in that they do not strike me a blow with a knife.'

It will be thus for me here, Lord,
it will be thus for me here, Well-farer."

"But if the people of Sunāparanta
do strike you a blow with a knife, Puṇṇa,
how will it be for you there, Puṇṇa?"

"If the people of Sunāparanta
strike me a blow with a knife, revered sir,
it will be thus for me there:

I will say,

'Goodly indeed are these people of Sunāparanta,
indeed very goodly are these people of Sunāparanta
in that they do not deprive me of life
with a sharp knife.'

It will be thus for me here, Lord,
it will be thus for me here, Well-farer."

"But if the people of Sunāparanta
do deprive you of life
with a sharp knife, Puṇṇa,
how will it be for you there, Puṇṇa?"

"If the people of Sunāparanta
deprive me of life
with a sharp knife, revered sir,
it will be thus for me there:

I will say,

'There are disciples of the Lord
who, disgusted by the body
and the life-principle
and ashamed of them,
look about for a knife
(with which to kill themselves).[7]
I have come upon this very knife
without having looked about for it.'

It will be thus for me here, Lord,
it will be thus for me here, Well-farer."

"It is good, Puṇṇa,
it is good.

You will be able to live in the district
among the people of Sunāparanta
possessed as you are
of this taming and calm.[8]

You, Punna, now do that
for which you deem the time is right."

Then the venerable Puṇṇa,
having rejoiced in what the Lord had said
and having given thanks for it,
rose from his seat
and greeted the Lord
keeping his right side towards him,
packed away his lodging
and, taking his bowl and robe,
set out on tour for the Sunāparanta district.

Walking on tour,
he gradually arrived at the Sunāparanta district.

While he was there
the venerable Punṇa stayed in the district among the people of Sunāparanta.

And [322] during the same rainy season
the venerable Puṇṇa established as many as five hundred lay-devotees,
as many as five hundred female lay-devotees,
and he realised the three knowledges.

Then after a time
the venerable Puṇṇa attained final nibbāna.[9]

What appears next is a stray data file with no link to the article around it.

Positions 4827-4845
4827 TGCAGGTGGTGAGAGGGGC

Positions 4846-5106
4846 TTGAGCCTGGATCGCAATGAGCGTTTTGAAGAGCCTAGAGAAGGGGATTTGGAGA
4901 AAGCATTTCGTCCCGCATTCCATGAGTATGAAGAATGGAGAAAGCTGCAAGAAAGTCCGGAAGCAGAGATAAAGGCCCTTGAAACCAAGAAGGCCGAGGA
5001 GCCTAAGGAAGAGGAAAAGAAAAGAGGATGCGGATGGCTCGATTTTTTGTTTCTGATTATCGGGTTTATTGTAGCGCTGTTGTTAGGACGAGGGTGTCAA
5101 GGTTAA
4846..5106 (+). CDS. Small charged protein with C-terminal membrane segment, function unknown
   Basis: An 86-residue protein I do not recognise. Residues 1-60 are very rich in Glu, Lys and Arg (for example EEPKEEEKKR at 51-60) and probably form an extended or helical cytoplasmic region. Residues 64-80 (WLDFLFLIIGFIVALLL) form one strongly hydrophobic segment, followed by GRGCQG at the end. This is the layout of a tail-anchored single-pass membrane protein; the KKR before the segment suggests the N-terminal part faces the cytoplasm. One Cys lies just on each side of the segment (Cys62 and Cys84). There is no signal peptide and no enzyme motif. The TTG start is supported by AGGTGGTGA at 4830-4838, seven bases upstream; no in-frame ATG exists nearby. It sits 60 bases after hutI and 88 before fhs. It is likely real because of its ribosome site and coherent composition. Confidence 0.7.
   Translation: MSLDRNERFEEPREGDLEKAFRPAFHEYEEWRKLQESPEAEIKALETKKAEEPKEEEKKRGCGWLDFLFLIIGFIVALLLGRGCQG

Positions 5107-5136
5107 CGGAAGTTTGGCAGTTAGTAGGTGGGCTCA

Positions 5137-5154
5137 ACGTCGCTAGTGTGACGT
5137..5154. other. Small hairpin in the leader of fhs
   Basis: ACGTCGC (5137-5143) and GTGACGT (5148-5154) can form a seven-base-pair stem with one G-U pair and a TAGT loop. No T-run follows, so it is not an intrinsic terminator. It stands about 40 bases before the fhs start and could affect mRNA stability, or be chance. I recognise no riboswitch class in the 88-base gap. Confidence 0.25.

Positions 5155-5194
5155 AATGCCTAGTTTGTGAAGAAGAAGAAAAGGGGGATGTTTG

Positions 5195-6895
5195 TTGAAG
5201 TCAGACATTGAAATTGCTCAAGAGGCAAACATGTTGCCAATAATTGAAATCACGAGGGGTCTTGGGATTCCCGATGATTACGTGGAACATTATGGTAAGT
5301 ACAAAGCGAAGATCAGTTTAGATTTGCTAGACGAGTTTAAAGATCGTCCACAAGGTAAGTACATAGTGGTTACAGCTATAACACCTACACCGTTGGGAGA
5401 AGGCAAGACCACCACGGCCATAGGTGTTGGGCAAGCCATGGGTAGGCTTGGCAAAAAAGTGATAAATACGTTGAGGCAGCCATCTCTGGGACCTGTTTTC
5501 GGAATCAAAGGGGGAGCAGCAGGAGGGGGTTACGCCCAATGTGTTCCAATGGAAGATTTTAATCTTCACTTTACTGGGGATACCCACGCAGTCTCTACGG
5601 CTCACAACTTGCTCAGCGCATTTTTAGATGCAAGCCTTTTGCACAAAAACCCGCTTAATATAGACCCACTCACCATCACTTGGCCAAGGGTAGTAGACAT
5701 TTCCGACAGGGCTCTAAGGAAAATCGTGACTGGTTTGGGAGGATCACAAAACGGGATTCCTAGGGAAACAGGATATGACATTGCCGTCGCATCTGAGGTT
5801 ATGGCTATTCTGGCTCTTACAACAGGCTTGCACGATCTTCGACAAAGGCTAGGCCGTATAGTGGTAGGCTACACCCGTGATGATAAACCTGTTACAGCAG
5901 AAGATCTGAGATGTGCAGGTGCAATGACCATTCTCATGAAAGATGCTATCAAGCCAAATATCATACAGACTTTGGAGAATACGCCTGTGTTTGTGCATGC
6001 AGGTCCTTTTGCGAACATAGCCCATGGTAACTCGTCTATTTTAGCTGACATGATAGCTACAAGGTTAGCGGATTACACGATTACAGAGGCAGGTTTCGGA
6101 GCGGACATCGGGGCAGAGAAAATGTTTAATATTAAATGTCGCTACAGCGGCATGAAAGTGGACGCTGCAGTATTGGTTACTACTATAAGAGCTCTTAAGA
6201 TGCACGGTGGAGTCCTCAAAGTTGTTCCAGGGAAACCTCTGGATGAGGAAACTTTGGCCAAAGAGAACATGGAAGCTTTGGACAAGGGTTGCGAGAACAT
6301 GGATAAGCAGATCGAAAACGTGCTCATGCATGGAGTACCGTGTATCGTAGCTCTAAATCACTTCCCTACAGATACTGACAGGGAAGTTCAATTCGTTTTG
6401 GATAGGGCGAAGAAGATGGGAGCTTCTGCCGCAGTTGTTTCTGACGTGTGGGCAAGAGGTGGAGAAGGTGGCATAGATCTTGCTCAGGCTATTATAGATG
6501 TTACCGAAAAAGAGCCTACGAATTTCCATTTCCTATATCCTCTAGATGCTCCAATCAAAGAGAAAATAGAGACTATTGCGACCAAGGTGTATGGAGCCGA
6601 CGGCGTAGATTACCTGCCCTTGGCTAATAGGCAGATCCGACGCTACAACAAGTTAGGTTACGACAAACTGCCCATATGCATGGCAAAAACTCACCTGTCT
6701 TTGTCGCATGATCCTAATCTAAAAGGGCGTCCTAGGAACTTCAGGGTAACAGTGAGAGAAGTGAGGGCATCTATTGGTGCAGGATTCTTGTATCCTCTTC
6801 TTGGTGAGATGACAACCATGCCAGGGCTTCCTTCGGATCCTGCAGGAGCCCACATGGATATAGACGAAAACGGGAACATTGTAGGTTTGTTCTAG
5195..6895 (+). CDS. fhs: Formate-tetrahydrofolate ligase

A number of monks approached the Lord;
having approached and greeted the Lord,
they sat down at a respectful distance.

As they were sitting down at a respectful distance,
these monks spoke thus to the Lord:

"Revered sir, that young man of family[10] named Puṇṇa
who was exhorted by the Lord with an exhortation in brief,
has died.

What is his bourn,
what his future state?"

"Clever, monks, was Puṇṇa
the young man of family;
he followed after dhamma
according to the various parts of dhamma;
and he did not annoy me
with questionings about dhamma.

Puṇṇa the young man of family
has gained final nibbāna, monks."

Thus spoke the Lord.

Delighted, these monks rejoiced in what the Lord had said.

Discourse on an Exhortation to Puṇṇa:
The Third

 


[1] As at S. iv. 60 ff., Divy. 37-39.

[2] Verses at Thag. 70. See ThagA. i. 167-169 and MA. v. 85-92.

[3] That is, in both the eye and material shapes.

[4] MA. v. 85 says he was a dweller in Sunāparanta, and there were four places there where he stayed. Two, however, were not suitable: the monastery in Samuddagiri was surrounded by magnetic rocks so it was impossible to pace up and down; and at Mātulagiri a huge flock of birds made a noise day and night.

[5] Or, "curse." See B.D. ii. 171, n. 3, also p. 269; also B.D. iii. 344 (Vin. iv. 309) where "revile" and "abuse" are defined much as they are at MA. v. 85.

[6] MA. v. 85 says a four-handed stick or a club of twigs.

[7] satthahāraka, or an assassin. But see Pārājika III (Vin. iii. 73) to which MA. v. 85 refers.

[8] damupasama. MA. v. 86 says that in this Sta. dama is khanti, forbearance or patience, and upasmma has the same meaning.

[9] MA. v. 92 says he attained final nibbāna in the element of nibbāna that has no substrate for rebirth remaining. The people reverenced his body for a week and then, having collected sweet scented sticks, they cremated it, took away the remains and built a cetiya.

[10] I do not know why PunnṆ is here referred to as kulapvltu. It is perhaps to show he died young.